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Bridge E

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WPA bridges on the Lake Trail (11 structures)

Pittsburgh (Schenley Park)

USGS 7.5" Topo Quad - UTM Coordinates:
Pittsburgh East - Zone 17; 0589 4776
pedestrians, Lake Trail


-- stream in Panther Hollow
stone and fill over concrete pipe, stone facing


TOTAL LENGTH (including longest elevated ramp):


1938-39, Works Progress Administration
Just above Panther Hollow Lake, two small streams emerge from the bifurcated Hollow. Nearly a dozen small bridges cross the two streams. One of these branches extends northward to the Tufa Bridge below the Visitor Center. This trail suffers from neglect and flood damage and is nearly impassable.

The other stream flows from the east from the area near Barlett Dr. Higher on the sides of this hollow are the Upper and Lower Panther Hollow Bridle Paths. Along the stream, the Lake Trail links the Bridle Path to Panther Hollow Lake. Today, the Lake Trail meets the Bridle Path after crossing the stream on a stone-faced culvert [H] built by the WPA in 1939.

A primitive stairway leads back into the bottom of the ravine -- allowing access to the remains of the old Lake Trail. This trail mirrors the zig-zagging of the stream -- crossing and recrossing -- with a series of small bridges. The bridges were built in 1938 and 1939 and were constructed using stone and fill over concrete pipes. Bridge F has been damaged by flood and the construction methods are easily visible. Bridge C is one of the better preserved structures, but there is a jumbled pile of cut stones downstream where another bridge may have been erased by flood. Beyond bridge B the trail disappears, having been neglected for so long and reclaimed by nature.

Near the top of the eastern branch of Panther Hollow, bridge A is nearly buried in silt just downstream from the Tufa Bridge below Serpentine Rd. Bridge A once led to the upper end of the Lake Trail, but is now just a shortcut between the two halves of the Bridle Trail.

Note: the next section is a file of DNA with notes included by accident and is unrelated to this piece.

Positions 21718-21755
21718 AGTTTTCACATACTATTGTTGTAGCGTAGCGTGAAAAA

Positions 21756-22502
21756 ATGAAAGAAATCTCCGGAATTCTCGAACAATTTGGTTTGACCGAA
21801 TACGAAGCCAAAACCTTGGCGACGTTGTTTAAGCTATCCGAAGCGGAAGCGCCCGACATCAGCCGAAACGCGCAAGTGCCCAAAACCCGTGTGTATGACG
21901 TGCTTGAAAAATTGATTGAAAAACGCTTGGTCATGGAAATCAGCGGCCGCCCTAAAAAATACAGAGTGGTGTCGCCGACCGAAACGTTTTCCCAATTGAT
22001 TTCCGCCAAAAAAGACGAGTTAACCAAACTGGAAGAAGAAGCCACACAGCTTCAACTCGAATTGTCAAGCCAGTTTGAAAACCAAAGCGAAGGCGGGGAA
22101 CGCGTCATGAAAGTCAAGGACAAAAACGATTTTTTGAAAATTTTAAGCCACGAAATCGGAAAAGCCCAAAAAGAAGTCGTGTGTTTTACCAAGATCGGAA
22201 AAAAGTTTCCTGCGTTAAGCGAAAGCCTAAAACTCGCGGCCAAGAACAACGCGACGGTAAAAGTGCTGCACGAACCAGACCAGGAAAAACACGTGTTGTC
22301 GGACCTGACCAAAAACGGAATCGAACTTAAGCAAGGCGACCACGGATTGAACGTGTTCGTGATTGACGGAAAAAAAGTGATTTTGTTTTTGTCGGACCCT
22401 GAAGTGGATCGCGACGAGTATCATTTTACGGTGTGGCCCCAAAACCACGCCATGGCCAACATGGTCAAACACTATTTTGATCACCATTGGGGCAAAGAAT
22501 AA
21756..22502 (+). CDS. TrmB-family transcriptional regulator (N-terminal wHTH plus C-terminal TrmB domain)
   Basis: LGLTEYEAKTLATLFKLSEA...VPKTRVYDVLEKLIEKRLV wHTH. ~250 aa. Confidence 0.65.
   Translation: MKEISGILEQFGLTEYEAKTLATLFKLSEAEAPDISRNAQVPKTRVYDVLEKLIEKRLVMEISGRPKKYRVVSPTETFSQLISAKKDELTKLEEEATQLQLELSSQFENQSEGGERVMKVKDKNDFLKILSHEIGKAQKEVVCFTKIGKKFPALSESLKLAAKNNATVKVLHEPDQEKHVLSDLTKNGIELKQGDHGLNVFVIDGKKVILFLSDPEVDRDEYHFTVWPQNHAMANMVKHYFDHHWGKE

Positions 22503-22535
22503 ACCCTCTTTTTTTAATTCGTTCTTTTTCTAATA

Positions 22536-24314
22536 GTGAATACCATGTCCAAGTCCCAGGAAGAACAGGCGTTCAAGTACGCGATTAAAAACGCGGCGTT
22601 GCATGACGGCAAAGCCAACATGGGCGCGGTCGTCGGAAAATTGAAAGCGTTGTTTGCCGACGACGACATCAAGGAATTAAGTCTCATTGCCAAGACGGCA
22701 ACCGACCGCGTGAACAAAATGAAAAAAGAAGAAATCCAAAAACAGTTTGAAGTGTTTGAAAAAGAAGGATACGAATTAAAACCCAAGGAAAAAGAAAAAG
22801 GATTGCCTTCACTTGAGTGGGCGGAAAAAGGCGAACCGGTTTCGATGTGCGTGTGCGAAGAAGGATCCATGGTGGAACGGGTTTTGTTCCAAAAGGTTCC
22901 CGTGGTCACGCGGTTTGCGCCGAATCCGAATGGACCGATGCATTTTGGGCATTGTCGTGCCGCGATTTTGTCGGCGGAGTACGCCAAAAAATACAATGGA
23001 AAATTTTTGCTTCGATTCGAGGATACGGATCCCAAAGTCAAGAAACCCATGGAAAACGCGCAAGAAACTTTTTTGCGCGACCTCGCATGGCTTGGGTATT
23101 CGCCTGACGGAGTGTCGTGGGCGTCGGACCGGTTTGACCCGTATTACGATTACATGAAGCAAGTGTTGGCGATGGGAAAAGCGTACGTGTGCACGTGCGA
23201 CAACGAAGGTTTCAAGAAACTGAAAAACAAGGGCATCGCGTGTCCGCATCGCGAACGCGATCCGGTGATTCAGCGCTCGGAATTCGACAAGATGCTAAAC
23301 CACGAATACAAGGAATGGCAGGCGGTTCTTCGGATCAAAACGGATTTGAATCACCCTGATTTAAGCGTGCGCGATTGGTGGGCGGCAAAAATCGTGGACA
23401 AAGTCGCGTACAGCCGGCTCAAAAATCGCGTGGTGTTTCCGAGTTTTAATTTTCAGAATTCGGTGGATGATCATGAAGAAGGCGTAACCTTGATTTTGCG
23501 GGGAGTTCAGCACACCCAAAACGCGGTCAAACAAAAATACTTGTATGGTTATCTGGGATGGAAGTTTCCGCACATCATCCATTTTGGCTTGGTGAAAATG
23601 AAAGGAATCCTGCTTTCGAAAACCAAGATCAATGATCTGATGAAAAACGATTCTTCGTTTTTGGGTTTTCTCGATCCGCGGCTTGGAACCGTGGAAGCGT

Near the intersection of the Upper Bridle Trail and the Steve Faloon Memorial Trail, there is evidence of an old quarry site -- possibly a source for the stones used to face the bridges.

From Britannica: "The Works Progress Administration was a work program for the unemployed that was created in 1935 under U.S. President Franklin D. Roosevelt's New Deal. While critics called the WPA an extension of the dole or a device for creating a huge patronage army loyal to the Democratic Party, the stated purpose of the program was to provide useful work for millions of victims of the Great Depression and thus to preserve their skills and self-respect. The economy would in turn be stimulated by the increased purchasing power of the newly employed, whose wages under the program ranged from $15 to $90 per month."

"During its eight-year existence the WPA put some 8.5 million people to work (over 11 million were unemployed in 1934) at a cost to the federal government of approximately $11 billion. The agency's construction projects produced more than 650,000 miles (1,046,000 km) of roads; 125,000 public buildings; 75,000 bridges; 8,000 parks; and 800 airports. The Federal Arts Project, Federal Writers' Project, and Federal Theater Project--all under WPA aegis--employed thousands of artists, writers, and actors in such cultural programs as the creation of art work for public buildings, the documentation of local life, and the organization of community theatres. The WPA also sponsored the National Youth Administration, which sought part-time jobs for young people."

"In 1939 the Works Progress Administration altered its name to Work Projects Administration. In that year increasing charges of mismanagement and of abuse of the program by workers led to a reduction in appropriations, and a strike by construction workers against wage cuts was unsuccessful. In 1943, with the virtual elimination of unemployment by a wartime economy, the WPA was terminated."

view page - More information about the WPA bridges on the Panther Hollow Bridle Trail.

The following are not WPA Bridges, but are listed on this page because of their proximity to the others. Bridge K is a wooden replacement which was built to keep the trail passable through a flood damaged area between the Tufa Bridge [12] and Panther Hollow Bridge [11]. O and P are reinforced concrete slabs which cross a flood control channel at the head of Panther Hollow Lake near Bridge I.



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Introduction -- Nearby Structures

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Last modified: 20-Nov-2000

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